Gorton Mount Primary School, Manchester


The background

During 2004 discussions took place between the Montessori St Nicholas CharitGorton Mount Primaryy and Carol Powell, then Head Teacher of Gorton Mount Primary School in Manchester. They were intending to develop the idea of introducing Montessori methods of teaching into Gorton Mount in order to add value to the educational experience of the pupils there, and because Carol Powell herself believed in the holistic approach and methods used in Montessori teaching.

The discussions culminated in a joint proposal being put first to the governors of Gorton Mount School and the trustees of the Charity and then, with their approval, to Margaret Hodge MP (Minister of State for Children at the time). Out of this came an agreement to jointly fund the project with £80,000.

Gorton Mount School faced some serious and challenging problems typical of many inner city schools, and until 2003 the school had been in special measures.

The project aimed to demonstrate that the introduction of Montessori methods of teaching to a state primary school environment can substantially and positively impact on the learning experiences of the children. The hard work of the Head Teacher, staff and governors saw the school taken out of special measures, and the test was to see how the addition of Montessori method would aid this improvement.

Carol Powell's observations

Carol Powell’s observation was that “Montessori was introduced in 2005 to our nursery and reception class. As a way of teaching, I instinctively know it is right. The children are much more skilled than they were before. Our results have gone up and the best thing for me is that they have improved their socialised behaviour.

“It has also had a profound effect on the teaching staff. They have been given a whole new lease of life as teachers. They have rethought their approach to children and become better, more rounded teachers because of it.

“Montessori started out in an area not unlike Gorton. It’s come home to its origins. We’re giving it for free – it’s a child’s entitlement to have the best education they can get.”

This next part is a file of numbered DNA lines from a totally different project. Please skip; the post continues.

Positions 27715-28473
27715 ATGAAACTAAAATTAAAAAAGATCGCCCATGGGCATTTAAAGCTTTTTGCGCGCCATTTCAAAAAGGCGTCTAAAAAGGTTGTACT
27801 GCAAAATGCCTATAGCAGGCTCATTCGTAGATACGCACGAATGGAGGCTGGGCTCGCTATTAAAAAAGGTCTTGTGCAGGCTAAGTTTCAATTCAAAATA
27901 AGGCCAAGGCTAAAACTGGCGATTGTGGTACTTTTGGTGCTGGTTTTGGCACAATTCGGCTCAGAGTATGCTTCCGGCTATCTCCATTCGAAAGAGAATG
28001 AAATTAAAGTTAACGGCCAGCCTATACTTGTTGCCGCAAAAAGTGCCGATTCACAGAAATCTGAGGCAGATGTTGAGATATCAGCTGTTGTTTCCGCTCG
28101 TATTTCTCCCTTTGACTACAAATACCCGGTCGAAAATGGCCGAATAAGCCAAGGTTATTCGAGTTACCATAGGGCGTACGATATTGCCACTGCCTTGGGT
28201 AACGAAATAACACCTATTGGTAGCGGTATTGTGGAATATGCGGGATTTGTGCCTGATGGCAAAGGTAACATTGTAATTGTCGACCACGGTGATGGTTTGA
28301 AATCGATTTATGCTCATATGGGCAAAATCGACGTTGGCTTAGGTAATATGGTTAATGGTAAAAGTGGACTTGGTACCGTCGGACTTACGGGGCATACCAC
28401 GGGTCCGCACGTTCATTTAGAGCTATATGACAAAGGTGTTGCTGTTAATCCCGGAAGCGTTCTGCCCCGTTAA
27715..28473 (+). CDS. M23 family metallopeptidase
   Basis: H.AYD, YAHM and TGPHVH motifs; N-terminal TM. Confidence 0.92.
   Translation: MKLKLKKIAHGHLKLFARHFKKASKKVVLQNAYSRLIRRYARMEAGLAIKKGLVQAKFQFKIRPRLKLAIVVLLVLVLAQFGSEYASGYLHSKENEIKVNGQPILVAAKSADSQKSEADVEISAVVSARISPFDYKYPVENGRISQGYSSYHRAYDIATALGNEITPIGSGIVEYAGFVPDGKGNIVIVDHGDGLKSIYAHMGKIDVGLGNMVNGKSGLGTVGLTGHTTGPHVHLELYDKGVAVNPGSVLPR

The Project

The initial phase of the project was for the period September 2005 to April 2006 during which Montessori teaching was introduced into the Foundation Stage only with 100 pupils in the project cohort. The trustees of the Montessori St Nicholas Charity agreed to back the Gorton Mount project in its entirety believing that this was a valuable opportunity to test Montessori teaching in a mainstream state school environment.

In February 2006 an initial report on the Gorton Mount Project was produced; the findings were a vindication of many aspects of Montessori ethos and practice. At the beginning of 2007 the second phase of the project got under way with the training to full Montessori diploma level of 14 staff at Gorton Mount, which was again a collaborative project between the school, Manchester LEA and the Montessori St Nicholas Charity (MSN).

The future

The training of staff has continued since 2007, initially by an MSN appointed tutor and later, in 2010, with the school training tutors from within the teaching staff. To date more than 30 teachers and TAs have received Montessori CPD achieving the Montessori diploma or Foundation certificate. The success of the projects has been documented in a variety of publications and whilst Montessori pedagogy is deeply rooted in the Foundation Unit of the school, the principles of respect for the uniqueness of each child within the school continued to flourish in both Key stage 1 and 2. In 2013 two of the boys who joined the Montessori nursery in 2005 achieved scholarships to Manchester Grammar, demonstrating the benefits of high quality early years education as the foundation for successful later learning. Each year children who have benefitted from Montessori experiences in the foundation years have achieved high scores in the foundation stage profiles and Key stage 1 and 2 SATSproviding evidence of the benefits of this approach to their learning.

The Foundation Unit of the school has demonstrated its commitment to its Montessori ethos, having participated in the MEAB accreditation in 2009 and was reaccredited in 2012.

In 2012 Gorton Mount became an Academy under the leadership of the Bright Futures Education Trust and part of this partnership has been a plan to relocate the school into newly built premises. This plan became a reality in the spring of 2016 when the whole school moved to their new premises and they adopted the name Rushbrook Primary Academy.

The school’s strong commitment to Montessori is evident in its plans to introduce the Montessori approach to its sister primary school, with training of the teachers starting again in September 2016.

The experience of Gorton Mount (now Rushbrook Primary Academy) is inspiring other primary schools to seek partnership with Montessori St. Nicholas  – click on the links below to find out more about each school.

Aldersbrook Primary School

Stebbing Primary School, Dunmow, Essex

St Thomas More Primary School, Saffrom Walden, Essex